Duan and his co-workers developed their photodetector — known as an avalanche photodiode — using one of the fastest photodetector designs available. The device is made from semiconductors that operate under an applied electrical field at high voltage. In this field, arriving light excites electrons. They gain so much energy that it leads to an ‘avalanche’ of electrons, which can be easily detected. Since silicon is not suitable for infrared light detection, the related element germanium is typically used instead.
An electron microscope image of the avalanche photodetector developed at A*STAR. The device measures 30 micrometers in diameter.
© 2012 A*STAR Institute of Microelectronics
Optics Express - 310 GHz gain-bandwidth product Ge/Si avalanche photodetector for 1550 nm light detection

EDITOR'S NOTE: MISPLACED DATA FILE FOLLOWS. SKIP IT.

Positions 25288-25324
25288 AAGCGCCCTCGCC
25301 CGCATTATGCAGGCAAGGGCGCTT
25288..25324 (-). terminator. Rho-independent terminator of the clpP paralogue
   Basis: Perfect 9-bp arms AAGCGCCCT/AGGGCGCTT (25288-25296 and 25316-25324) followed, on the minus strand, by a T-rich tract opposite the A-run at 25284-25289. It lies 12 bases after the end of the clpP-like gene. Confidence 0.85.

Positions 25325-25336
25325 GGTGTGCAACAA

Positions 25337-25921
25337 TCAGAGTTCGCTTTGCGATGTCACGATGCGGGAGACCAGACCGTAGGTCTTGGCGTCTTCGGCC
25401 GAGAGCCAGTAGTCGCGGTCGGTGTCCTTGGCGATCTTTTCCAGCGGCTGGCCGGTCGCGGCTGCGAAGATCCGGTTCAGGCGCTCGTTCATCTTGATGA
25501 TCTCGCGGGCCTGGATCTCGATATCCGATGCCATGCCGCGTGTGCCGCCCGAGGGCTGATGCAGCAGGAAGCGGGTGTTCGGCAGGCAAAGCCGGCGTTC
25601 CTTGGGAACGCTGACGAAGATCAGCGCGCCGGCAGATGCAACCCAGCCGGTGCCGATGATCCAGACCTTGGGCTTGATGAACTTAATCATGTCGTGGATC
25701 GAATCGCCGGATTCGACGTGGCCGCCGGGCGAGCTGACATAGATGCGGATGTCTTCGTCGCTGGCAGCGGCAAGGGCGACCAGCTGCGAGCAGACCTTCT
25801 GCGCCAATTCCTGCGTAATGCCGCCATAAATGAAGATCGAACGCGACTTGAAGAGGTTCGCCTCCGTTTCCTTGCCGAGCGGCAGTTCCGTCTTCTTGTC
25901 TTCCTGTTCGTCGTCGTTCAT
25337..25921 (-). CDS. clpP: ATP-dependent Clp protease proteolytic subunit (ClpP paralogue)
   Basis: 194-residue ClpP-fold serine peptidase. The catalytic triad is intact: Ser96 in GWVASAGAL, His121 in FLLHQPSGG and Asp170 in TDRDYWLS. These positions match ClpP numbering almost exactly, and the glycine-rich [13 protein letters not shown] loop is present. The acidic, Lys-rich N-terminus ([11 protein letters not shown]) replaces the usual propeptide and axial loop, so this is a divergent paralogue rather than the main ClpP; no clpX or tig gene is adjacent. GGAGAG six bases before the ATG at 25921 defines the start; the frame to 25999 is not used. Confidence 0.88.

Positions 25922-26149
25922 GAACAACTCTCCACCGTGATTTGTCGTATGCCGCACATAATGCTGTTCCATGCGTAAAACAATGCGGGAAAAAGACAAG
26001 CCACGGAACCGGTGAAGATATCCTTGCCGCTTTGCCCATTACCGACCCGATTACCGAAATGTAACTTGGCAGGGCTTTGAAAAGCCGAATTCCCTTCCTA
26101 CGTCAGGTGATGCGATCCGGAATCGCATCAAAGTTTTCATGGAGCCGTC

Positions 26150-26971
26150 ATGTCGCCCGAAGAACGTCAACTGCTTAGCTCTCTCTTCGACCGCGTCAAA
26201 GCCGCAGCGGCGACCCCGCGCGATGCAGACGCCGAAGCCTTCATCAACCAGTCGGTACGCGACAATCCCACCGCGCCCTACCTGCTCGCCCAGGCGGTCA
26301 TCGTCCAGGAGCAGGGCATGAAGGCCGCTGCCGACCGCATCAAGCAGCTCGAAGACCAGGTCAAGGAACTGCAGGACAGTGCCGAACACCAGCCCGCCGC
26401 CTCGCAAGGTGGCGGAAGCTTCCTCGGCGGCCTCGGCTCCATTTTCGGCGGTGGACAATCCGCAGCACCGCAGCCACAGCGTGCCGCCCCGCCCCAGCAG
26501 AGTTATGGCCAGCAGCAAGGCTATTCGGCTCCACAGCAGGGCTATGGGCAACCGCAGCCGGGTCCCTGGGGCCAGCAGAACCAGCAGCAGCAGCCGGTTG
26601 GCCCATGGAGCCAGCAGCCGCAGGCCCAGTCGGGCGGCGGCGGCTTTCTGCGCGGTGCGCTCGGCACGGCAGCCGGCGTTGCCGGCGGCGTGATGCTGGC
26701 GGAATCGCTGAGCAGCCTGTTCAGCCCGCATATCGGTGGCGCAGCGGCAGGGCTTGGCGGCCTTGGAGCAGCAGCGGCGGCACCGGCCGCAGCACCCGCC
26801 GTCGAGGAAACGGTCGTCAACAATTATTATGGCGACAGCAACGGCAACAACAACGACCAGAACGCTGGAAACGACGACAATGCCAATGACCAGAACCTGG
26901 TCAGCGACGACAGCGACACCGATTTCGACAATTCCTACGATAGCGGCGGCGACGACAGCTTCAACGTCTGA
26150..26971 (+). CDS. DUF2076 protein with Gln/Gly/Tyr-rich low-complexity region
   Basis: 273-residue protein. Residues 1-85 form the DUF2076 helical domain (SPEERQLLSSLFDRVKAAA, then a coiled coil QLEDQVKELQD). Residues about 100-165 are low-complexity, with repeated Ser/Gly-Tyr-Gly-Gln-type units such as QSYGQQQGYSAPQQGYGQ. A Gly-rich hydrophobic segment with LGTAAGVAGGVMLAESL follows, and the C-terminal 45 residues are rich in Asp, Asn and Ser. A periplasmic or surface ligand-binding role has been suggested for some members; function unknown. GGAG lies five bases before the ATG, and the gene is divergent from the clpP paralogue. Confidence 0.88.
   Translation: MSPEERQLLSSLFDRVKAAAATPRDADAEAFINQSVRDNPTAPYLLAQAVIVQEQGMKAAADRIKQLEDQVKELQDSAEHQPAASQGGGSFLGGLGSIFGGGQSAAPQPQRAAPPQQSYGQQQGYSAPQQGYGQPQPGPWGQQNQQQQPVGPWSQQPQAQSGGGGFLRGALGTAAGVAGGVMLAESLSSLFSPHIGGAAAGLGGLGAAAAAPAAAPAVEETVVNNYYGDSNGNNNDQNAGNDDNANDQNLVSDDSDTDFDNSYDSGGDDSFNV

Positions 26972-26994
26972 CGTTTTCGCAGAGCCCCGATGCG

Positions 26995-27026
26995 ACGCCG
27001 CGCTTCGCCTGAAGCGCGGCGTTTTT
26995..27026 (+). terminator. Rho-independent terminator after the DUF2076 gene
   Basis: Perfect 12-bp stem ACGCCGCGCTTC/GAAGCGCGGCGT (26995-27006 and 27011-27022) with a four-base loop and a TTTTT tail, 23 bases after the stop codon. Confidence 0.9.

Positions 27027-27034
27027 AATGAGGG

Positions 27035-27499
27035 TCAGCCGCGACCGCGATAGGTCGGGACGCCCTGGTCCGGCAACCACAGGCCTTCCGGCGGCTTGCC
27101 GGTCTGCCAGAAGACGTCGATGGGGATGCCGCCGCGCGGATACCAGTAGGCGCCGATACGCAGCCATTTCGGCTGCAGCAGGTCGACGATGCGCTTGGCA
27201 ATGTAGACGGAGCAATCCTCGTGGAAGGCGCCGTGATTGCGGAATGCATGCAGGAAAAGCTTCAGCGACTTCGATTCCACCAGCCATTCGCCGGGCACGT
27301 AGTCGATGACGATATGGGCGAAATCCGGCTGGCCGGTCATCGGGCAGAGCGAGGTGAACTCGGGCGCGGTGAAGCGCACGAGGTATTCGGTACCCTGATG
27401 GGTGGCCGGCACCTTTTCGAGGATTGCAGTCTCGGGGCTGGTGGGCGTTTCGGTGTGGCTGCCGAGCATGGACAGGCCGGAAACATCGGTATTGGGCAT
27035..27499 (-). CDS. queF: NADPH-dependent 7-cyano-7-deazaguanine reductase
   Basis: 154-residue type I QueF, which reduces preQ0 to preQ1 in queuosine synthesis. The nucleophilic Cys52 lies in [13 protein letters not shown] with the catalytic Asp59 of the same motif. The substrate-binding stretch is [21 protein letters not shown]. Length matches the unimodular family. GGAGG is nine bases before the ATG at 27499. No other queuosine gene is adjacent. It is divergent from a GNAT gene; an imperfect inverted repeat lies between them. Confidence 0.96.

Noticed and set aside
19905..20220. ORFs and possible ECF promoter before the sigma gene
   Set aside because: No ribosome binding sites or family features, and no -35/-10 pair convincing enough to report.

The detectors fabricated from these structures (see image) are designed for operation at wavelengths of around 1,550 nanometers, which is the spectral region used in telecommunications. Compared to a normal germanium photodetector, the avalanche design has enhanced the detected signal by a factor of 30. The gain-bandwidth product, which characterizes both the detector enhancement as well as operation speed, is as high as 310 gigahertz. This level is twice that of the traditional avalanche photodetectors based on compound semiconductors such as gallium–arsenide.
Further research is needed so that these detectors can be integrated with other electronic components on the same chip. A transimpedance amplifier, which converts electrical current from the photodetector into an electrical voltage, is an important component still lacking on the chips.
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